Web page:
2008 Mouse & Trowel Finalists – Not begging for your vote. Nope. Definitely not doing that.
The War for Seeds – The French seed bank Kokopelli was recently fined and taken to court by the French government and corporate seed merchant Baumaux for selling rare seed varieties that aren’t on the official EU-approved list. The following is an excerpt from a press release that explains what this means:
“The European Union, has a system that restricts the sale of seeds that are not registered on their approved list. Any heirloom seeds that are sold must be formally registered with European Union governments and sold only by vendors who can afford to pay the registration fees.
By forbidding Kokopelli from selling unregistered seeds, it is likely that 99% of heritage seeds will no longer be commercially available in Europe and, according to the organizationÃ¢â‚¬â„¢s calculations, over 2500 varieties are at risk of disappearing.”
An online petition supporting Kokopelli is available here. – Thanks Gwynne.
Verbotomy – Are you suffering from the debilitating effects of discomposture or recychosis? You’re not alone. Help is on the way and operators are standing by to take your call.
If you’re still waiting to see actual flowers in bloom these cheerful, flowery crafts should do the trick.
- Crochet a flower necklace according to Crochet Me’s brilliant project instructions. Even the chain is crocheted!
- Follow along with Artsy-Crafty Babe’s tutorial for making floral button pins. I may just get through that massive box of random buttons after-all.
- via Craft blog.
Mouse and Trowel Awards 2008 – Vote for your favourite garden blogs.
Earth Hour – Turn your lights off for an hour starting at 8pm tomorrow night. March 29, 2008.
Buying Organic – This buying guide chart from Good Magazine illustrates the who’s who of the burgeoning organic food market. Not the small independents you might have suspected. via Heather Ink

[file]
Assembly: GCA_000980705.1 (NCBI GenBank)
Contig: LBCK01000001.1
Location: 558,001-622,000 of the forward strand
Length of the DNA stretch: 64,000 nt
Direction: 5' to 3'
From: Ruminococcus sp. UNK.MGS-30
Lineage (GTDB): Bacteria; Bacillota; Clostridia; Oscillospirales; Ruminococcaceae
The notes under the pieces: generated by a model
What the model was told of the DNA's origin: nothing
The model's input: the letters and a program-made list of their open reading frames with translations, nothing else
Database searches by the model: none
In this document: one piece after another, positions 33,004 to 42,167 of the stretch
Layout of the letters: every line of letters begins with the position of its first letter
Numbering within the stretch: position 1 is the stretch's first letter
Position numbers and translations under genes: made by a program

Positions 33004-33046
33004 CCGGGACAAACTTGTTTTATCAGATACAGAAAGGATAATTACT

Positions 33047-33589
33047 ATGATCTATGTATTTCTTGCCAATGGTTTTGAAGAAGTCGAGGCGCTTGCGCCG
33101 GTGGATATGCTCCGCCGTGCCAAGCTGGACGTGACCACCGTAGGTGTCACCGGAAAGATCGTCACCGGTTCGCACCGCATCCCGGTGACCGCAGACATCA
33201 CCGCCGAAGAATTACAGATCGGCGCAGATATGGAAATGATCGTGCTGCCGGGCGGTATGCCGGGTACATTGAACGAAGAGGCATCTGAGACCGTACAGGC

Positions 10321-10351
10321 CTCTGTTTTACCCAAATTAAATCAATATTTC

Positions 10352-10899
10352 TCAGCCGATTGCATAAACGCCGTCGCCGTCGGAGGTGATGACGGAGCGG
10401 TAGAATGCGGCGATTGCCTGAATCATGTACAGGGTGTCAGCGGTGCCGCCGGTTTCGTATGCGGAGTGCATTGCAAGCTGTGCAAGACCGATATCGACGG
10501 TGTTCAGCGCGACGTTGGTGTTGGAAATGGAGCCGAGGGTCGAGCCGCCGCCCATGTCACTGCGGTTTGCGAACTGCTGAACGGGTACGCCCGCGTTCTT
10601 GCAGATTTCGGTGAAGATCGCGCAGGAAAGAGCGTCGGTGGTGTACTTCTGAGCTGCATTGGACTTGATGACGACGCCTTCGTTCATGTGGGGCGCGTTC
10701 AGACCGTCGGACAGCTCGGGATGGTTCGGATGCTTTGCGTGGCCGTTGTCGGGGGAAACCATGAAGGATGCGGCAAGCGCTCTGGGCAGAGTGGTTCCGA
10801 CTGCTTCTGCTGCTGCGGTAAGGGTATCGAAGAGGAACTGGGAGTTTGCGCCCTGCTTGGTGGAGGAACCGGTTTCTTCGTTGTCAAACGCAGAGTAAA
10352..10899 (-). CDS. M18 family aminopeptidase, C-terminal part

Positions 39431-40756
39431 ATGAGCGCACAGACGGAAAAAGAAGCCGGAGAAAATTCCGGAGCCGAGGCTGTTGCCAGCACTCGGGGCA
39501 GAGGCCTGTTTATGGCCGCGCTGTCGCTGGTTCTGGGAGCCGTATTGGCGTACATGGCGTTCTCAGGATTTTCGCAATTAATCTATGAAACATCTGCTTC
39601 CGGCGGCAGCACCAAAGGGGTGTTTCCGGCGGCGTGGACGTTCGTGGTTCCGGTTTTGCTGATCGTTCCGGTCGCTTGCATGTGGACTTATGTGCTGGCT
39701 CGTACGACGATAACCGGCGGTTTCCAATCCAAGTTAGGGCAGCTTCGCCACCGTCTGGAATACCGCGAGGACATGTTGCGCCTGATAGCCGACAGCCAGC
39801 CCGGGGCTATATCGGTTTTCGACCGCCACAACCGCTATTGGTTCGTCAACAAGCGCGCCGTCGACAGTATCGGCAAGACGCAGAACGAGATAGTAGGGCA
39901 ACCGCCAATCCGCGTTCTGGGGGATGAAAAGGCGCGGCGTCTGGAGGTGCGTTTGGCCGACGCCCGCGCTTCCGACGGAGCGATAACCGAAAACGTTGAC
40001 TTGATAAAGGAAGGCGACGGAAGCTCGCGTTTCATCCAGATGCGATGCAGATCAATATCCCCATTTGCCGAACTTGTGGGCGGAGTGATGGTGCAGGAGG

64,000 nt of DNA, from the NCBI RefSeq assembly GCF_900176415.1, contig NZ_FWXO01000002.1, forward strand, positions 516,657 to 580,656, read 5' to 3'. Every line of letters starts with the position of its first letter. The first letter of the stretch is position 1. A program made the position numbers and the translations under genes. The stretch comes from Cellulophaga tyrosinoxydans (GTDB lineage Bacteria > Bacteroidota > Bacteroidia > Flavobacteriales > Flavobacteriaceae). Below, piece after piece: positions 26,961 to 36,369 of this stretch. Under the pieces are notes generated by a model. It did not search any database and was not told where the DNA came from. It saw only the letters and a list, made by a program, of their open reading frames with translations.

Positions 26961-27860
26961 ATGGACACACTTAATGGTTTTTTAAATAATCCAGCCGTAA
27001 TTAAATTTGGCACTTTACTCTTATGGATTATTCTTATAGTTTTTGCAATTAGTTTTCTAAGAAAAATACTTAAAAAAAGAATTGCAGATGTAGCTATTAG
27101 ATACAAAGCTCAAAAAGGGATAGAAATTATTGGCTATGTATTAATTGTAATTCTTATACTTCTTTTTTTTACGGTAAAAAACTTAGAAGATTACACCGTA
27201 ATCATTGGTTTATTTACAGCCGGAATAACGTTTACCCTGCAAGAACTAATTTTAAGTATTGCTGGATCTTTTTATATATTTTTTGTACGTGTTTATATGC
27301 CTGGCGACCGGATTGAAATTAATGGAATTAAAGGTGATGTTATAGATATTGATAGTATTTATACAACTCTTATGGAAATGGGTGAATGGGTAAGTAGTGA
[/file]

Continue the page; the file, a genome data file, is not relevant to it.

Organic Miracle Needed – An article from Forbe’s magazine about Miracle Gro’s attempt at “owning” the organic gardening market. Thanks Renee.
Unmarketable: Brandalism, Copyfighting, Mocketing, and the Erosion of Integrity – This book from the co-editor of Punk Planet explores the ways corporate culture has co-opted the D.I.Y style and language of the grassroots and how in turn artists, D.I.Yers etc have inadvertently or intentionally forwarded a corporate agenda through their own work.
This turn-of-the-century seed catalogue, John A. Bruce & Co.’s Illustrated and Descriptive Catalogue of Seeds, 1884, was perfect reading this morning as I prepared to make my final seed choices and orders for the 2008 growing season. The gorgeous illustrated book (do not miss the cover on page 6), reproduced in full and made available online as a part of the Ontario Time Machine project is fascinating to explore including vegetable varieties many of us still enjoy today (they sold my favourite dwarf pea ‘Tom Thumb’!). Reading through the book sent me off on some wild but fruitless chases for interesting varieties like ‘Alpha’ a blue wrinkled pea, and ‘Black Portugal Musk Rock’* (page 13) a fascinating, bumpy-skinned cantaloupe.
As you turn through the pages be sure to click on descriptive photos, text definitions and audio files that provide further insight and historical context.
I’ve got to include an additional shout-out here to my spouse Davin who designed the Ontario Time Machine website.
*Cantaloupes or musk melons were called “rock melons” around the turn-of-the-century due to their hard, rock-like rinds.